Tax and spending rankings: Test your knowledge with our quiz
The Wisconsin Budget Project recently analyzed the new U.S. Census Bureau data (from fiscal year 2008) regarding state and local revenue and spending, and we prepared a short paper showing the rankings and how they have change since 2000. We also prepared an updated version of our tax and spending quiz about how Wisconsin compares to other states.
Before you read any further, please take a look at the quiz and see how many of the 8 multiple choice questions you can answer correctly!
Anyone who gets at least 7 of the answers right wins a one-year free subscription to our Revenue Matters e-newsletter!! (If you miss two or more, you win a free lifetime subscription to Revenue Matters!)
If you got many of the answers wrong, you have plenty of company. Although fiscal year 2008 was the third straight year that per capita taxes and spending in Wisconsin were both below the national average, that story has yet to seep into public consciousness. There are a number of reasons why few people seem to know that per capita spending in Wisconsin is well below the national average:
1) Lingering impressions from the past – Wisconsin has had relatively high spending and taxes at times in the past, especially when taxes are measured relative to income (see below). However, those rankings have dropped significantly over the last decade. For example, Wisconsin ranked 12th in per capita direct general spending in 2000, but declined to 22nd in 2008.
2) Lower income in Wisconsin –The revenue and spending ranks for Wisconsin rise quite a bit when the figures are computed relative to income, because per capita personal income in Wisconsin averages about 6 percent less here than the national average. Thus, even though our state is 1 percent below average and ranks 17th on total state and local taxes per person, Wisconsin climbs to 13th and 5 percent above average in taxes relative to income.
3) Relatively high property taxes and income taxes – The taxes that people notice the most are income and property taxes, particularly the latter, and Wisconsin is above average in both of those categories. Wisconsin’s property tax was 16.6 percent above the national per capita average in 2008 (ranking 12th) and 23.6 percent above average in property taxes relative to income (ranking 8th). Wisconsin was considerably below average in the revenue sources that people notice less, such as sales taxes and fees.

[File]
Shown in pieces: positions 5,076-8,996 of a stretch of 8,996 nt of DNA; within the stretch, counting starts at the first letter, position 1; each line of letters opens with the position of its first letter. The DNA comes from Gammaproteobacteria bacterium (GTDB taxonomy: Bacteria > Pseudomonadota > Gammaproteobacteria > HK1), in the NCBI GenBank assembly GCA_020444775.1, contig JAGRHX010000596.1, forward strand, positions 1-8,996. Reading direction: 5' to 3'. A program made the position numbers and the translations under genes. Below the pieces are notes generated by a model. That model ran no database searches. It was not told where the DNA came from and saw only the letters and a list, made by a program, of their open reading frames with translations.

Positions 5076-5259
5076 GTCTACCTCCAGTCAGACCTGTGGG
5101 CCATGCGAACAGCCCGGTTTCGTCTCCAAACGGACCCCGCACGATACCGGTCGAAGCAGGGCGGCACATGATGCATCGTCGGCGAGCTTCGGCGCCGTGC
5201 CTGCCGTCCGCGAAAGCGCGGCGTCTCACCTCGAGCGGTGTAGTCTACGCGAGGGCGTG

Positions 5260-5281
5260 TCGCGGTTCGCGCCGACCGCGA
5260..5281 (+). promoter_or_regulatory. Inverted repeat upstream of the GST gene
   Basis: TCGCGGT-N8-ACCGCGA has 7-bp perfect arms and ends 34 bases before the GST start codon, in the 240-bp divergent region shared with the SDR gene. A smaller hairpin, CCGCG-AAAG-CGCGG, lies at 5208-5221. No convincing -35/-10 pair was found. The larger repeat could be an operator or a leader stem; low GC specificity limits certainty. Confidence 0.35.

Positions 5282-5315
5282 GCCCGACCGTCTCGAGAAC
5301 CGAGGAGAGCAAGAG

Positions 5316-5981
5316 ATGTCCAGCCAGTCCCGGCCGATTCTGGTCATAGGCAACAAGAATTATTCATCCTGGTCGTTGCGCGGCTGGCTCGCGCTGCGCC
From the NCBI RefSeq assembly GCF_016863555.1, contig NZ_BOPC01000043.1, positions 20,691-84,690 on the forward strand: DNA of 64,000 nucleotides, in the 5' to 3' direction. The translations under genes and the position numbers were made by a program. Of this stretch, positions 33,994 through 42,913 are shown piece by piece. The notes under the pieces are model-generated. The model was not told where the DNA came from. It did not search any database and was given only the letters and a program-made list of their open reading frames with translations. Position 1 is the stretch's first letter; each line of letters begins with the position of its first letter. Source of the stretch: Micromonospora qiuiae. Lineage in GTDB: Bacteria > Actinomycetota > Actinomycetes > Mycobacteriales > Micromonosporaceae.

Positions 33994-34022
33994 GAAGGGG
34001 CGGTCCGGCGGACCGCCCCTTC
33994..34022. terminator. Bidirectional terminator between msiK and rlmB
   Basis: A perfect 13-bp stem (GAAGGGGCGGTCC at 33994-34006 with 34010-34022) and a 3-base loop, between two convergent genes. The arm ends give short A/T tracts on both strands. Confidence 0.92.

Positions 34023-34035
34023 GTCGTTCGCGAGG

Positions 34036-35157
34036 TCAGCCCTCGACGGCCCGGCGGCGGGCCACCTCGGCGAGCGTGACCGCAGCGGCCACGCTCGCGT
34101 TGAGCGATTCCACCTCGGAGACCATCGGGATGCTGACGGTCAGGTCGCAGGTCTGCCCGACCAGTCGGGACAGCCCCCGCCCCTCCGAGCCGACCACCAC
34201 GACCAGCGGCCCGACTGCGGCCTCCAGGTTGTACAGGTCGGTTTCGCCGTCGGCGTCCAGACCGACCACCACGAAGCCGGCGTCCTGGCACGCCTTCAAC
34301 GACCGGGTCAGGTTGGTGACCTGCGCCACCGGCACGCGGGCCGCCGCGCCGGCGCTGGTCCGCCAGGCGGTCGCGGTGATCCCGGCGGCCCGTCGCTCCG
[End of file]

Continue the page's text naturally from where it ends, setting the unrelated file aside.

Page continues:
4) Differences between the tax and spending rankings – Regardless of whether one is looking at a per capita measure or a comparable measure relative to income, Wisconsin’s spending rank will be much closer to average than the tax measure. That’s because Wisconsin ranks much higher in taxes than it does for other sources of state revenue that go into spending, such as fees and federal revenue. For example, Wisconsin ranked 46th in federal revenue last year.
5) Selective omission of the facts – A balanced look at the data indicates that Wisconsin’s revenue collections and spending are pretty close to average (and slightly below average measured on a per capita basis). However, conservative groups focus almost exclusively on the measure where Wisconsin ranks the highest – taxes relative to income. There is often little or no reference to Wisconsin’s spending ranking or to the state’s below average per capita taxes. By omitting or downplaying those facts, conservative groups lead people to infer incorrectly that Wisconsin is a high spending state.
We think it is important to provide a more comprehensive and balanced perspective on how government financing in Wisconsin compares with other states. That said, we also have reservations about focusing more attention to the rankings because they don’t get at the key issue – is our money being used wisely and effectively. We don’t know any objective way to measure that, but it might be worth noting that in a recently released Gallup poll, Wisconsin tied for 16th highest is an index of “wellbeing.”
To see more detailed statistics on state and local taxes and spending, see the issue brief on the Wisconsin Budge Project’s website.